Family wants advanced-care paramedics after daughter seized in ambulance for 41 minutes

Three-year-old Amelia Chiasson was rushed to the hospital when she started seizing at 18 months old. Laura Brown/Global News

BLACKVILLE, N.B. – A New Brunswick family is speaking out after they learned a paramedic who responded to their 911 call was trained to do more but couldn’t because of provincial regulation.

Chelsey LeBlanc’s daughter Amelia was 18 months old when she had her first seizure.

“She was turning blue, and then purple, and was convulsing,” LeBlanc said in an interview with Global News.

Paramedics intubated Amelia and put her in the back of the ambulance. Then they told LeBlanc, that was all they could do.

“The paramedic said, ‘I’m panicking, I don’t know what else I can do, we don’t know what else we can do to help you right now, so can you do something to keep her calm?’

So I sang to her the entire time, which was the hardest singing I’ve ever done.”

Story continues below advertisement

It took them about 40 minutes to get from Blackville to the Miramichi Hospital. Amelia seized the entire way.

Breaking news from Canada and around the world sent to your email, as it happens.
For news impacting Canada and around the world, sign up for breaking news alerts delivered directly to you when they happen.

Get breaking National news

For news impacting Canada and around the world, sign up for breaking news alerts delivered directly to you when they happen.
By providing your email address, you have read and agree to Global News' Terms and Conditions and Privacy Policy.

Kyle Enright was one of the paramedics who responded to Amelia’s call. He’s trained as an Advanced Care Paramedic, which means he can perform more medical services, ranging from pain control to life-saving interventions.

But because New Brunswick doesn’t yet recognize the Advanced Care system, Enright couldn’t provide an advanced level of care for Amelia even through he has the training.

“This child only needed a simple medication to stop the seizure, in any other province I could have administered it, in New Brunswick I’m not allowed to administer it. So this child suffered needlessly for 41 minutes,” Enright said, in an interview with Global News on May 30.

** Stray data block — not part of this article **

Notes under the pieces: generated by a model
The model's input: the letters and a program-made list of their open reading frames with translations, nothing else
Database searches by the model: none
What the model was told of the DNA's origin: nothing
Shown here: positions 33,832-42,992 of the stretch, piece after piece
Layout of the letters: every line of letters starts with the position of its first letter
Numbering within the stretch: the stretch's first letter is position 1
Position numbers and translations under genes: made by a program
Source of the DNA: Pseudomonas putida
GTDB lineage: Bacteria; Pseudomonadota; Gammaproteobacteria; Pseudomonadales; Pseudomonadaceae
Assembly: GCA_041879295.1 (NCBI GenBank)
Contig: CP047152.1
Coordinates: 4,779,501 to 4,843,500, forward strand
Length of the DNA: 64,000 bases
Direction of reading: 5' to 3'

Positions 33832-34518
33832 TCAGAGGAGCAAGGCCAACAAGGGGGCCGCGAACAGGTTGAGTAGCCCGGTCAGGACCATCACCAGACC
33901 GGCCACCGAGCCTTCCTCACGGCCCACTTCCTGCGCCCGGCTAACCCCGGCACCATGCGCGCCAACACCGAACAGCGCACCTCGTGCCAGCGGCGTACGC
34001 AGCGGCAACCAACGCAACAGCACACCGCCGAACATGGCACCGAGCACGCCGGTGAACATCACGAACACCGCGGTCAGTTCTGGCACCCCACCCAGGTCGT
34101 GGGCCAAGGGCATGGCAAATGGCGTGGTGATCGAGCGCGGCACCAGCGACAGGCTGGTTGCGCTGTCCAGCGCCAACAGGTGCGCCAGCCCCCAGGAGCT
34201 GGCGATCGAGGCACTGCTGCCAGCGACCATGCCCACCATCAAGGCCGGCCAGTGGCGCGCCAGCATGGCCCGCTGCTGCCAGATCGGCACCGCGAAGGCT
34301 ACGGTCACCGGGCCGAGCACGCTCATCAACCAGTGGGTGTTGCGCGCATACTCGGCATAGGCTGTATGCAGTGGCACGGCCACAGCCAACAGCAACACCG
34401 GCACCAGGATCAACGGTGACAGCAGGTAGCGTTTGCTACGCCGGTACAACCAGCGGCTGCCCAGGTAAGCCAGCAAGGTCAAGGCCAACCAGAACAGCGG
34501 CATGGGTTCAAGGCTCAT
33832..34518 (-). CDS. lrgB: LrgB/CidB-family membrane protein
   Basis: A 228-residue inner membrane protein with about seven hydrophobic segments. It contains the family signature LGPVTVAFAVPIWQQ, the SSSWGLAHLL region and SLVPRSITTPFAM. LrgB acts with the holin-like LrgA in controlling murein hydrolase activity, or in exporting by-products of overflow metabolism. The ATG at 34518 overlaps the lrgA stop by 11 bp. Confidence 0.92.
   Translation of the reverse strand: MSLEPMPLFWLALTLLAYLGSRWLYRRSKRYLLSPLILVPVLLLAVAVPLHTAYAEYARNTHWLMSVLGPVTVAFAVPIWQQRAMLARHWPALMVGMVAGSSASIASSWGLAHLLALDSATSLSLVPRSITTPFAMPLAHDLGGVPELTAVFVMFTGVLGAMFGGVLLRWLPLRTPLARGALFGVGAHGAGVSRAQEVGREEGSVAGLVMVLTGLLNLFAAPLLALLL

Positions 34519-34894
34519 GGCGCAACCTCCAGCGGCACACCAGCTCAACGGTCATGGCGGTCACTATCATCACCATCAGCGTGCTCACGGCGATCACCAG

Amelia was diagnosed with epilepsy a year later. It was at that time when LeBlanc also learned about the Advanced Care system, and that Enright could have provided Amelia with an advanced level of care.

“Finding that out was definitely frustrating and upsetting, especially when you have the doctor say, the only reason your child is here is because she’s strong willed and fought through the whole thing.

“But had you been further away and she gave up, she wouldn’t have made it.”

Story continues below advertisement

The Paramedics Association of New Brunswick has been lobbying for the installment of Advanced Care Paramedics (ACP) within the province’s health care system.

Introducing ACP’s was a promise Premier David Alward made during his election campaign in 2010.

The promise came after a New Brunswick family asked for a review of the province’s trauma services in 2005. They were upset at the amount of time it took for their loved one to reach a hospital that had the right services to treat him.

The Hay Group drew up a report, identifying 112 recommendations on how the province could improve trauma services, including:

“Urgent consideration should be given to the training and employment of a cohort of advanced care paramedics.”

The report advised the province to act within one year.

LeBlanc says the system needs ACP’s in the case she ever has to call 911 again.

READ MORE: Association, groups ask province to consider Advanced Care Paramedics

Sponsored content